Religious leaders join Guinea's anti-Ebola drive

In recent months, Ebola – a tropical fever that first appeared in 1976 in Sudan and the Democratic Republic of Congo (DRC) – has claimed more than 2,200 lives in West Africa.

Religious leaders join Guinea's anti-Ebola drive

World Bulletin / News Desk

Using prayer, fasting and awareness campaigns, Guinean religious leaders are pitching in to fight the current Ebola outbreak, the deadliest health epidemic to hit West Africa in the past 40 years.

Sheikh Mohamed Lamine Diallo, who represents religious leaders in a government-appointed committee tasked with fighting Ebola, has brought together a number of Muslim and Christian preachers who are touring the country to raise awareness about the virus, for which no cure yet exists.

"We go on regular trips across the country to help provide more information on hygienic measures to avoid infection," Diallo told Anadolu Agency.

"In our sermons in mosques and churches, we talk about the Ebola virus," he added.

Diallo realizes that he and his fellow preachers are in an "unenviable" situation.

In recent months, Ebola – a tropical fever that first appeared in 1976 in Sudan and the Democratic Republic of Congo (DRC) – has claimed more than 2,200 lives in West Africa.

Of these, 555 were from Guinea, according to the latest figures from the U.N.'s World Health Organization (WHO).

He said the government-appointed committee planned to organize training sessions on Ebola awareness for 600 religious preachers in capital Conakry, where the committee would organize public rallies to help fight the virus.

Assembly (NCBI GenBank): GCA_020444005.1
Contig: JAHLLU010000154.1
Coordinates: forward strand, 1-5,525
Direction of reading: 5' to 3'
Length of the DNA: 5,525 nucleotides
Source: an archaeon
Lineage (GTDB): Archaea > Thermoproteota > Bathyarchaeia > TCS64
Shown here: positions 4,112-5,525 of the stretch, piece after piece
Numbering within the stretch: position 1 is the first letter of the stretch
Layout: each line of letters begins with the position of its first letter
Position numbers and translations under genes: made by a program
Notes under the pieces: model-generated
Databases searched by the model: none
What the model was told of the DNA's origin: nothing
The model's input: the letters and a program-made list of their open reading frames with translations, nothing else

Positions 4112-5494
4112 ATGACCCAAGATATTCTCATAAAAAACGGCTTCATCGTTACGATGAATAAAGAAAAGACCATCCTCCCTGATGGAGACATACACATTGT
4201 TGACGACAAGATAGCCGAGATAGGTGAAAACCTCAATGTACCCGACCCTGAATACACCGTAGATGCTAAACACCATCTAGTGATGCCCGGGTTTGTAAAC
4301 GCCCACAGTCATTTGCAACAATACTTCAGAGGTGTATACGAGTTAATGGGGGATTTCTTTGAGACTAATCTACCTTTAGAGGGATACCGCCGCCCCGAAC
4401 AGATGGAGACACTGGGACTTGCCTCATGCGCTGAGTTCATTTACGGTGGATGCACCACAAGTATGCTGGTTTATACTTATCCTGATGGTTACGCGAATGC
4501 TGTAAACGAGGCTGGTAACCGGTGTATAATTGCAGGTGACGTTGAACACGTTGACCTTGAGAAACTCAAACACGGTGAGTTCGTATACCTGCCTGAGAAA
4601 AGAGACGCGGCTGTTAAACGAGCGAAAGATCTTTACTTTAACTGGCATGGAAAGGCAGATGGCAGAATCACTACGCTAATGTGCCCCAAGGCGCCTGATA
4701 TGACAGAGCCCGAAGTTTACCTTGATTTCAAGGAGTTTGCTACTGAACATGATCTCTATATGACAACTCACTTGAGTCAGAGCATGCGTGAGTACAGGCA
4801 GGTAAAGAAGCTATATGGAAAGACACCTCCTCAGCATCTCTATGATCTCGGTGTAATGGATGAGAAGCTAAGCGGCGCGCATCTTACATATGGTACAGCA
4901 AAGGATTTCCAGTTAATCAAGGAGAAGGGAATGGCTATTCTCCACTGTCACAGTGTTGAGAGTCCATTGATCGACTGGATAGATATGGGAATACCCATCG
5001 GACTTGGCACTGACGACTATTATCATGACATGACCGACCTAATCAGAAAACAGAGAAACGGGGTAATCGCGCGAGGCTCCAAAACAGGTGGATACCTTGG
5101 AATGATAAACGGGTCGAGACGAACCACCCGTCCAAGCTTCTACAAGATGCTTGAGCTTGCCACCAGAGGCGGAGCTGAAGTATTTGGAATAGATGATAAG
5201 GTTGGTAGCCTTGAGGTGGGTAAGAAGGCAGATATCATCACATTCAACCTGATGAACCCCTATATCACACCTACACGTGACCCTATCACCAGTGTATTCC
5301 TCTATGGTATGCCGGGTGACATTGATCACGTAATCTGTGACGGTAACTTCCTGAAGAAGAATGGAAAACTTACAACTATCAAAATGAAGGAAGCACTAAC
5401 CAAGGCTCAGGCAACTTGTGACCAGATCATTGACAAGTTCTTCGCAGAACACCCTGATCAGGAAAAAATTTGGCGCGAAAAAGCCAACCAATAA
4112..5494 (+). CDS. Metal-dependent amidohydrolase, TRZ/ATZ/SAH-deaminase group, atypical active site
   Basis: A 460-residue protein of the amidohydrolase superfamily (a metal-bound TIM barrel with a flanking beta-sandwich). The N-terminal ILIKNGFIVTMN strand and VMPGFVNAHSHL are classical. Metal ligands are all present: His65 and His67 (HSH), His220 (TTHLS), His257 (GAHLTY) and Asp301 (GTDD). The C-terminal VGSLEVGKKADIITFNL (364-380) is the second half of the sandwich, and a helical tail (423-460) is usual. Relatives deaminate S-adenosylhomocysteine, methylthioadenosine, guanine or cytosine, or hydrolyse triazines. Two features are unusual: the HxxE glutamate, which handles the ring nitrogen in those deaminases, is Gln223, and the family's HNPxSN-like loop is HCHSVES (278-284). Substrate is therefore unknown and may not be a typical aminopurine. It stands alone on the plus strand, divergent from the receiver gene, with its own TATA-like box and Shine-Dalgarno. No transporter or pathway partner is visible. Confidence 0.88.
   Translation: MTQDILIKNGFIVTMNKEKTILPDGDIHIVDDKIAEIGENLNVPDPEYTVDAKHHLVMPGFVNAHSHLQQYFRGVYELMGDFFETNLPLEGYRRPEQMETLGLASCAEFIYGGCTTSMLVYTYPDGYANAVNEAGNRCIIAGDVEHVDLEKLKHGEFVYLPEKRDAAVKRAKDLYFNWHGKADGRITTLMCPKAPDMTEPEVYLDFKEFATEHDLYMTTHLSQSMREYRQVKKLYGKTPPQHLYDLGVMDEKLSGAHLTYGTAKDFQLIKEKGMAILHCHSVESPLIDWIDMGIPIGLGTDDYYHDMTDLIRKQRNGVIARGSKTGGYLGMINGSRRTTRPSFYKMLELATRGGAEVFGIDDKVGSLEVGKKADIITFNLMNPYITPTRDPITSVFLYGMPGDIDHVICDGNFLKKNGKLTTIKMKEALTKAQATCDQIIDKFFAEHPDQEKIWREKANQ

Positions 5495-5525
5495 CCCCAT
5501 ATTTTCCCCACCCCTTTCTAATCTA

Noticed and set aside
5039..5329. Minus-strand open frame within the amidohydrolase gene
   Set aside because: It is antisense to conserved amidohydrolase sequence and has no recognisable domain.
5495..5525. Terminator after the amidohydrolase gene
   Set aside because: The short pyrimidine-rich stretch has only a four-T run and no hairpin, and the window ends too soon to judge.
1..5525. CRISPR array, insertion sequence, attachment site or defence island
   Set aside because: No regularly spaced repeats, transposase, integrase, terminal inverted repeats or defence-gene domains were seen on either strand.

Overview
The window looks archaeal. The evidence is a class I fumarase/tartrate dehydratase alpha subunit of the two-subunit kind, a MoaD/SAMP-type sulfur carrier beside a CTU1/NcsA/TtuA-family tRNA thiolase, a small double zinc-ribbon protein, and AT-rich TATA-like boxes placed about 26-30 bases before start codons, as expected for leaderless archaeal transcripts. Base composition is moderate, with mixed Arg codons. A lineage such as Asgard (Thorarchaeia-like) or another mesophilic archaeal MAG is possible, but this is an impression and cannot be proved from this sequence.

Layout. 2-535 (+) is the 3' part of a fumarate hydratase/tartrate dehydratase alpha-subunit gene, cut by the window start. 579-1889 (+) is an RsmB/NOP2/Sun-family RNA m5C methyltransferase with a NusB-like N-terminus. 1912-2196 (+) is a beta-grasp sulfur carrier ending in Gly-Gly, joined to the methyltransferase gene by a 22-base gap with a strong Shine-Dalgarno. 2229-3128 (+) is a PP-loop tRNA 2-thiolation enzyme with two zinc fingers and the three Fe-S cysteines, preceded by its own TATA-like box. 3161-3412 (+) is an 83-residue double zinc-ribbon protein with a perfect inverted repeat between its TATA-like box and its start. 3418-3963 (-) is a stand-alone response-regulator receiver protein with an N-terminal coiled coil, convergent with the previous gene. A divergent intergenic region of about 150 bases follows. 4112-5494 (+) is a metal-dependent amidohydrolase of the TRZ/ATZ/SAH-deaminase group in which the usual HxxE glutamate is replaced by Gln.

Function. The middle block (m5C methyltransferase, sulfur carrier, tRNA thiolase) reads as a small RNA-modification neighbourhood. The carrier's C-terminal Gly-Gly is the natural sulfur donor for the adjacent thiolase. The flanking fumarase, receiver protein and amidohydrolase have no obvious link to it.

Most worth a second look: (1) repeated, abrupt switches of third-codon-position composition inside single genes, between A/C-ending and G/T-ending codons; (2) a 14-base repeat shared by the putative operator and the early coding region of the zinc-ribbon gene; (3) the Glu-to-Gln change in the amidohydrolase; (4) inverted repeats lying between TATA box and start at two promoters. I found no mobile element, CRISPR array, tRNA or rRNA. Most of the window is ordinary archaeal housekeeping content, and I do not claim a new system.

"Everything that happens is God's will; in this test from the Almighty Allah, religious leaders are taking part in fighting the virus," Diallo said.

"Today, every Guinean must take part in the battle against Ebola like a real soldier," he added, noting that Ebola treatment and vaccinations were still in the experimental stage.

"Our main weapon is precaution," Diallo asserted. "It's true there are vaccines being tested, but 'better safe than sorry,' as they say."

"Everything is written in the holy book of Islam, the Quran," said the sheikh. "We just have to return to its principles, which promote healthy rituals and closeness to God, strengthened by prayer and fasting."

Diallo said he regretted Saudi Arabia's recent decision banning Guinean Muslims from performing the annual Hajj pilgrimage in Mecca in hopes of curbing Ebola transmission.

But he went on to stress that "the government, citizens and religious leaders should work together so that life in Guinea can go back to normal."

The WHO has described Ebola as "one of the most virulent" viruses in the world.

The tropical fever can be transmitted to humans from wild animals. It also reportedly spreads through contact with the body fluids of infected persons or of those who have died of the disease.

Most recent Ebola deaths have been registered in Sierra Leone, Guinea and Liberia, with a handful also reported in Nigeria and the DRC.

Last Mod: 13 Eylül 2014, 10:51
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